Skip to content-main content

Poor Communication About Pay May Sap Employee Motivation

Almost all employers who responded to a recent poll by WorldatWork* say they have a compensation philosophy. And about two-thirds of those employers say they have committed it to writing. Trouble is, only 27 percent of them believe that the majority of their workers actually understand it.

That might not be surprising because a significant number — 39 percent — reported that they share only “minimal” pay-related information with their employees.

What kind of information?

What is Revealed

While very few employers reveal “actual pay levels for all employees,” many more — 44 percent — say they tell employees the pay range for their pay grade, or provide some information on how they set pay levels. Only about 16 percent reveal base pay salary ranges for all pay grades or jobs.

Authors of the “Compensation Programs and Practices” report surmise that “the fact that so many organizations are following a similar pay policy has led to some level of malaise in communication, where ‘no change’ equates to ‘no communication is necessary.'”

The message is clear: Even when you haven’t overhauled your compensation philosophy or practices, it’s important to continue to let employees know that you don’t set their pay by throwing darts at a dart board. In addition, the survey reveals that “employees’ understanding of the organization’s compensation philosophy improves when there is a higher differentiation in increases between average and top performers.”

Whether effectively communicated or not, what approach are employers taking toward setting pay levels?

Reliance on Market Data

A huge majority say their goal is to set base salaries at the median level for their “relevant labor market.” (Eight percent target above the 50th percentile but below the 75th.) That doesn’t mean, however, that they pull it off. Only two-thirds reported achieving that goal.

When establishing the “relative value of jobs” for purposes of setting pay levels, most employers said “market pricing” was part of the process. In addition, nearly one in five survey respondents said they also use a point factor system (assigning a numeric value to all the key elements of a job and adding them up). The same percentage reported using a simple job classification system.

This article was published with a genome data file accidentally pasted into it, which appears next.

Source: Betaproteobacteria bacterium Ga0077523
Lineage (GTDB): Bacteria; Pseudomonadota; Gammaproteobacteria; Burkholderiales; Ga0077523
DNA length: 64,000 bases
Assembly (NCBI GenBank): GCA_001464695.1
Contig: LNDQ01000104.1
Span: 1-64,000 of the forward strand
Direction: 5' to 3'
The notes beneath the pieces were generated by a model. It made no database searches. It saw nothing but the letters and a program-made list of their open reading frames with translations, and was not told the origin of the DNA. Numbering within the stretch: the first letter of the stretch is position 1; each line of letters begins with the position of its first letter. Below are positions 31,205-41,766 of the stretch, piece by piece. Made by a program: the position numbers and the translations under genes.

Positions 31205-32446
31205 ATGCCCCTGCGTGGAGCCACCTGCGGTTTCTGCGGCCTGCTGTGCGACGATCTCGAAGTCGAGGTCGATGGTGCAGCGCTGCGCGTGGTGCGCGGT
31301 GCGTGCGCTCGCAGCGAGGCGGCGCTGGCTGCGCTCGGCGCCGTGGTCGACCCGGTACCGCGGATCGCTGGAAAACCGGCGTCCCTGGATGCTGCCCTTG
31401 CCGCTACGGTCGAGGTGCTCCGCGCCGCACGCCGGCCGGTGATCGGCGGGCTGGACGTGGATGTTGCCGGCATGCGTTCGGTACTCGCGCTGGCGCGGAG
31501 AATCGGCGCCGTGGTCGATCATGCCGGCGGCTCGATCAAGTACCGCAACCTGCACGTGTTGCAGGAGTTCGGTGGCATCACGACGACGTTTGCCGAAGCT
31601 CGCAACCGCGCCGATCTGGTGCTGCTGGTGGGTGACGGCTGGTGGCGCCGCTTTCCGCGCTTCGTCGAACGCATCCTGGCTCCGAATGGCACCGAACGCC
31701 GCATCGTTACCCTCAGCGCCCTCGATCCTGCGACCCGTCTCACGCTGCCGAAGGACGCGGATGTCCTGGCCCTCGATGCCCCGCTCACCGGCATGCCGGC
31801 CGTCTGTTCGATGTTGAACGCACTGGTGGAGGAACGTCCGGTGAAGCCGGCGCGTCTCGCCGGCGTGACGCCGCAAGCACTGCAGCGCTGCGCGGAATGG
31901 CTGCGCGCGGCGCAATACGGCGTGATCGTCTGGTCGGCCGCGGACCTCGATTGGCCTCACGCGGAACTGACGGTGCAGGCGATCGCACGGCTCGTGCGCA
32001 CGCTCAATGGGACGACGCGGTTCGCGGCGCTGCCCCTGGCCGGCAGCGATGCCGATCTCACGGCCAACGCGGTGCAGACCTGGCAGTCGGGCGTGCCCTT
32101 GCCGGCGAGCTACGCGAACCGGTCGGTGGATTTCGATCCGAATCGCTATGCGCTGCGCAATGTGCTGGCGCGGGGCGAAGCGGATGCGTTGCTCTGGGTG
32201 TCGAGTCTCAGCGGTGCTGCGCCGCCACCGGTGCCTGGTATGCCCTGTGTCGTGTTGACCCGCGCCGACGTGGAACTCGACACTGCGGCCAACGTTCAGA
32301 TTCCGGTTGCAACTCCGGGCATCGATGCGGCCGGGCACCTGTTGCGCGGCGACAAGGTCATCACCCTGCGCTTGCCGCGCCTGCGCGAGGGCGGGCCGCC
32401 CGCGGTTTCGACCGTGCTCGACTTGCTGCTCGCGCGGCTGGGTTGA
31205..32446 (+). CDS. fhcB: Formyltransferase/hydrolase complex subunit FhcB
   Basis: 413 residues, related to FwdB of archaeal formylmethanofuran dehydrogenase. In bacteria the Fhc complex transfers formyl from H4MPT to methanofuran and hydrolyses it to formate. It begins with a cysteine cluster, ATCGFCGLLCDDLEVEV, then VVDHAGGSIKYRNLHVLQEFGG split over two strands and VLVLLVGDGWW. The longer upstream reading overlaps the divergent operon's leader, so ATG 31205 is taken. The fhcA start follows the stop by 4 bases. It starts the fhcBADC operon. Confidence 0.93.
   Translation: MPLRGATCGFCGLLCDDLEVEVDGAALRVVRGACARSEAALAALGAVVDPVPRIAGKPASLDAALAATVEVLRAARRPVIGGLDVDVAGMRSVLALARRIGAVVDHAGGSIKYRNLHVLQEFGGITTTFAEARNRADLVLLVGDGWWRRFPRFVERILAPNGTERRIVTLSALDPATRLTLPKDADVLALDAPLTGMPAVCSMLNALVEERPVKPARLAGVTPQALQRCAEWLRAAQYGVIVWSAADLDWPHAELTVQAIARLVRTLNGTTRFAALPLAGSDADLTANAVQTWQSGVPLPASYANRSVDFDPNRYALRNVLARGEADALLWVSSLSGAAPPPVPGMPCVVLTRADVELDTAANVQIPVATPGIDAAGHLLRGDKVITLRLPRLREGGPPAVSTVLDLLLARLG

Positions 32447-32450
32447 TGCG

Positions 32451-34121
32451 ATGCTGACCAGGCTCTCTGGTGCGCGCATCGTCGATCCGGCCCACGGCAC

Asked how they determine pay raises, the following methods were identified by survey respondents:

    • Individual performance against job standards: 71 percent
    • Position in range: 59 percent
    • Individual performance against management-by-objectives or similar personal objectives: 49 percent
    • Skill or competency acquisition: 22 percent
    • Years of service: 11 percent
    • Education/certifications: 10 percent.

Most respondents said they “typically” adjust pay on an annual basis, although about one quarter report doing so “as needed based on market conditions.” Another 14 percent give raises only every two years.

COLA Raises: a Rarity

COLA-based raises are rare: Only 11 percent of employers offer those. Only 3 percent give automatic raises based on length of service.

When the time comes to discuss an employee’s pay increase, the majority of employers do so only with “brief” written or verbal forms of communication. Less than one-third give “detailed” written communication, and fewer than one in five provide detailed verbal communication.

Employers report that performance is key to the level of raises. How much bigger are the raises given to top performers than the average? The largest percentage of employers — 45 percent — report top performers get raises about 50 percent higher than the others. However, less than one-fifth say the gap is double the amount, that is, if the average is 3 percent, high performers get 6 percent.

More than half of employers who responded to the survey have five performance category tiers.

 Variable Pay Category Trends 2010-2014

Percentage of employers using category

Pay category 2010 2012 2014
Bonuses (example, sign-on, retention) 59 76 82
Recognition (example, spot award) 60 66 66
Performance sharing 57 58 65
Individual incentives (excluding sales) 67 59 42
Profit sharing 19 19 19

Source: WorldatWork Compensation Programs and Practices, Jan. 2015

Want to discuss HR?  Connect with Tom Wimer who leads the HR consulting and fractional management practice at FahrenheitHR. During his 30 years as a human resources (HR) professional, he has counseled some of the world’s most respected companies, top federal government agencies and non-profit organizations on a variety of issues including human capital management, organizational effectiveness and learning solutions.